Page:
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Posts Tagged with "Terry Kupers"

Shining a light on the historic moment: Reflections on prison isolation and the struggle for change

May 6, 2014

On July 8, 2013, 30,000 prisoners of the California prison system – and hundreds more across the United States – refused meals to take a stand about the conditions of prisoners in the various forms of solitary isolation – approximately 14,000 human beings in California alone. It was the third hunger strike in California in two years. Dozens of prisoners deprived themselves of solid food for 60 days. One prisoner died.

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Filed Under: Prison Stories
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Wanda’s Picks for April 2012

April 4, 2012

The Oakland International Film Festival is Friday-Sunday, April 6-8, at the Oakland Museum of California, 10th and Oak Street, Oakland. Visit http://www.oiff.org/2012schedule.pdf. This year’s headliner is one of the most controversial independent films ever made, “The Spook Who Sat by the Door.” Watch it again here.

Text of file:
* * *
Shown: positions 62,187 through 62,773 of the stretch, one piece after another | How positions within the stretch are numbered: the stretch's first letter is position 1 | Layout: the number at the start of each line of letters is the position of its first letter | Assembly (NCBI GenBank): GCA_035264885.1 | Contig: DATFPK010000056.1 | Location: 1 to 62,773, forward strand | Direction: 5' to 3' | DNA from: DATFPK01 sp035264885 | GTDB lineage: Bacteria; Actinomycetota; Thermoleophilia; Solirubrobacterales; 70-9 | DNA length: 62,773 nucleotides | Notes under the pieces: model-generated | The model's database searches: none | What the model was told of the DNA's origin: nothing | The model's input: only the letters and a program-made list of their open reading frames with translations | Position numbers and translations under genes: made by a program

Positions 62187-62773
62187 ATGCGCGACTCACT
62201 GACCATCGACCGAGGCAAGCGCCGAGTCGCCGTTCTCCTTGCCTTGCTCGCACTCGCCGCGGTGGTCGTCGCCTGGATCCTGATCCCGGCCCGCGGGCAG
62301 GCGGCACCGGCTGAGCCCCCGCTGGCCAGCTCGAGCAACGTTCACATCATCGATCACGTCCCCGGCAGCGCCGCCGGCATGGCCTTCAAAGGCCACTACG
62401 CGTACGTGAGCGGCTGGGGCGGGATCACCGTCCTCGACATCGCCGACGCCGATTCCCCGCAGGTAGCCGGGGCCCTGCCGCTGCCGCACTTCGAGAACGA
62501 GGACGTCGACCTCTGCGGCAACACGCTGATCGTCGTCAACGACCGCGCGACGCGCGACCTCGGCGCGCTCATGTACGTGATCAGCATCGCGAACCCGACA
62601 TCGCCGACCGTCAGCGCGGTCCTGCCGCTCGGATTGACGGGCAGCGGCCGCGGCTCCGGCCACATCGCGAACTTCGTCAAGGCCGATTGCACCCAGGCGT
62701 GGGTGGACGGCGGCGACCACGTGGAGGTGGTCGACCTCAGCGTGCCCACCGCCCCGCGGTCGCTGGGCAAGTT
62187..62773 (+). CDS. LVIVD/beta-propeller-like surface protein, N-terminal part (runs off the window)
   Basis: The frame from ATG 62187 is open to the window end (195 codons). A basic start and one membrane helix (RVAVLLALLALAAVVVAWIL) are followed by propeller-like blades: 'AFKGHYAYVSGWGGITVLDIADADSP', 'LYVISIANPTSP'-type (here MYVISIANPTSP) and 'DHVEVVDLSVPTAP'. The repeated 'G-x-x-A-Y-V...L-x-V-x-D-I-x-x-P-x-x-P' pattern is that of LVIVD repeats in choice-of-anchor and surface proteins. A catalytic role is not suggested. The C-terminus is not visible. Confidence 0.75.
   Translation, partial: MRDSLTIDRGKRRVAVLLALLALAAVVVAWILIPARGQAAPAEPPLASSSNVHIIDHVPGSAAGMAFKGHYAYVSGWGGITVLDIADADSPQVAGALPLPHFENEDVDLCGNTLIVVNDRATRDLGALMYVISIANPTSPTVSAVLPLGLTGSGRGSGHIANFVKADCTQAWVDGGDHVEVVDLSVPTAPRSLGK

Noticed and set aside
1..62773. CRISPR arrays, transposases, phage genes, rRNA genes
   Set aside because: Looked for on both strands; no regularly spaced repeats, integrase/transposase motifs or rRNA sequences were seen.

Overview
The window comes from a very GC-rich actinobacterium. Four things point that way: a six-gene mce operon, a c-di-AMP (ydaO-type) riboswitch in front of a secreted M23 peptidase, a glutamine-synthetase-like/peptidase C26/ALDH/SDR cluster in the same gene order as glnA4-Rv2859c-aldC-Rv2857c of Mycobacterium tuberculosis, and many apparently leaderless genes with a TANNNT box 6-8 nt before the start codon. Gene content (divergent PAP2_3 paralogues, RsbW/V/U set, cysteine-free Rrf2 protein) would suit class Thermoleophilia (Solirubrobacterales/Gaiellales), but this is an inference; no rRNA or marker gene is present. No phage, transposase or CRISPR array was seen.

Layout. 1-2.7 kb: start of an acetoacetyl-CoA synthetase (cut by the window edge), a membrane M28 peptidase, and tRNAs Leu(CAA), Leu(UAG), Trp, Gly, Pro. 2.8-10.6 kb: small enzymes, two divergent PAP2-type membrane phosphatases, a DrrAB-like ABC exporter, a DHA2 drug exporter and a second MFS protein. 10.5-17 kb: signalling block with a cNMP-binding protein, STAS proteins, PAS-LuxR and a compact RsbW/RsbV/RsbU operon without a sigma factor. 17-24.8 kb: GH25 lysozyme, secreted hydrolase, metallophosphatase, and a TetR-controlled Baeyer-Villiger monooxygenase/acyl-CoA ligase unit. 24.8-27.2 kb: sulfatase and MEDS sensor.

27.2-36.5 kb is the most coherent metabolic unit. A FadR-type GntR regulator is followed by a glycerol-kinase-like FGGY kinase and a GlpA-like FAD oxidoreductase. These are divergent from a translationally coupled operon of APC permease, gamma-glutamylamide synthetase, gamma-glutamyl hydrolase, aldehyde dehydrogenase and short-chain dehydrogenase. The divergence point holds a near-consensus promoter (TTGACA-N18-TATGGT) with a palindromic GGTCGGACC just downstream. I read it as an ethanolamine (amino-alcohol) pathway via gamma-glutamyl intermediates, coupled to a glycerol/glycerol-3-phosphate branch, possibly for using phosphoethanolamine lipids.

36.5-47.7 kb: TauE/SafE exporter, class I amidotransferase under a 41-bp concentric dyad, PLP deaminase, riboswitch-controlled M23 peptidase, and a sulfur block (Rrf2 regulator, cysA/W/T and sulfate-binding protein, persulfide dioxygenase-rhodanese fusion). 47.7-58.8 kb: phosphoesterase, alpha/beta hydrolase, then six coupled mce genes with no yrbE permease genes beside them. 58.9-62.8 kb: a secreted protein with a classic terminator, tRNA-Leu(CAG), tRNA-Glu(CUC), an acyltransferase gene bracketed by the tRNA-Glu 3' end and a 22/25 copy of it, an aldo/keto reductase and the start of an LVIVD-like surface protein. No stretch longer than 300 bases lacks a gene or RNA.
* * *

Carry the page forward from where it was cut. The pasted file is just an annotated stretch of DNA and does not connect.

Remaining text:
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Filed Under: Culture Currents
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From Pelican Bay: CDCR to offset prison population cut by putting more men in solitary

February 5, 2012

The reduction of 35,000-40,000 prisoners equals a potential loss of $2 billion in the yearly CDCR budget and 7,000 CCPOA members. The “security threat group” (STG) scheme enables CDCR to segregate a lot more men. Segregation costs nearly double general population and requires more staff.

Hunger strike updates: Legislative hearing on Pelican Bay SHU tomorrow in Sacramento

August 22, 2011

The Prisoner Hunger Strike Solidarity coalition will hold a press conference Tuesday, Aug. 23, 11:00 a.m. at the California Capitol Building in Sacramento where families of prisoners, community members and activists from around California will converge to rally and participate …

From the Bottom of the Heap: The Autobiography of Black Panther Robert Hillary King

November 18, 2008

Robert King takes us on a lyrical journey “From the Bottom of the Heap” to the depths of a darkness so dense flashlights can’t pierce the intangible conscience or sensibility of a nation or a people who would subject another citizen to what King describes in his autobiography as a normal state of affairs for Black men.

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